Surging U.S. Property Prices Boost Americans’ Home Equity

The housing recovery is giving Americans a boost to their net worth.

Home equity in the first quarter rose to $11.7 trillion, the highest since 2007, according to a Federal Reserve report released Thursday in Washington. Real estate equity accounted for almost 14 percent of households’ net worth, the biggest share since 2008.

A surge in home prices in the past three years is helping Americans rebuild their wealth after the real estate crash stripped more than $5 trillion from household balance sheets, according to Fed data. During the last boom, from 2001 to 2006, equity as a portion of net worth averaged about 20 percent.

“Before the financial crisis, home equity had been the primary wealth-building vehicle for American households, particularly middle-class households,” said Christopher Low, chief economist at financial-products provider FTN Financial. “Even though it’s rising, families already have lost a decade of savings.”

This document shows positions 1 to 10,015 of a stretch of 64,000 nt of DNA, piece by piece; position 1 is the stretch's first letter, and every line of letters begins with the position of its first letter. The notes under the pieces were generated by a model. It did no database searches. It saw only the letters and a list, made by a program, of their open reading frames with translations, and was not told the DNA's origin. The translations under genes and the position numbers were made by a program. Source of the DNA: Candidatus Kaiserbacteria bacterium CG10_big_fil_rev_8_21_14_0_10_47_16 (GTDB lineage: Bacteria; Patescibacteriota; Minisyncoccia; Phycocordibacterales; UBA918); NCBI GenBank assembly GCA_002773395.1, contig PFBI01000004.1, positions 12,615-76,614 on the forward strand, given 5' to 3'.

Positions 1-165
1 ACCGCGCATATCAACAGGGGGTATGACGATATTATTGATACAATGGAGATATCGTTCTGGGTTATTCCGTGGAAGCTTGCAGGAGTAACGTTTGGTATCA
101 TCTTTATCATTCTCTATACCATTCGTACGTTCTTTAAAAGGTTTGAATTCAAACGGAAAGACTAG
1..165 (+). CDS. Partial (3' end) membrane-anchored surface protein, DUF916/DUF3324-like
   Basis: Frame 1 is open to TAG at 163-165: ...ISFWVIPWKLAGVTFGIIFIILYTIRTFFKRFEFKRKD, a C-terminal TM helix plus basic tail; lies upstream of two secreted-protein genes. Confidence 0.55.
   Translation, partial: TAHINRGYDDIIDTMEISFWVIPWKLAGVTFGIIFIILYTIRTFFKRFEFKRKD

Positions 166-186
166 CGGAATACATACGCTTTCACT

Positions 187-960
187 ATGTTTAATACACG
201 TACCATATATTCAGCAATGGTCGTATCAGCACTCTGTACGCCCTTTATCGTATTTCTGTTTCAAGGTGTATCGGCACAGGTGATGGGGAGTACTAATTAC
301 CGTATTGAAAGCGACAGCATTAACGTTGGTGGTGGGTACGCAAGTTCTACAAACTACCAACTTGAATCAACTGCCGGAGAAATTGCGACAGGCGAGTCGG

The median U.S. home price has surged 42 percent since the start of the recovery, to $219,400 in April from a 10-year low of $154,600 in January 2012, according to the National Association of Realtors. Home equity is the value of real estate minus mortgages.

Home prices are being helped by the strength of the labor market. About 280,000 jobs were created in May, the most in five months, the Commerce Department said last week. Demand for workers is pushing incomes higher. The median annual household income was $54,578 in April, about 0.6 percent higher than the previous month, according to Sentier Research LLC.

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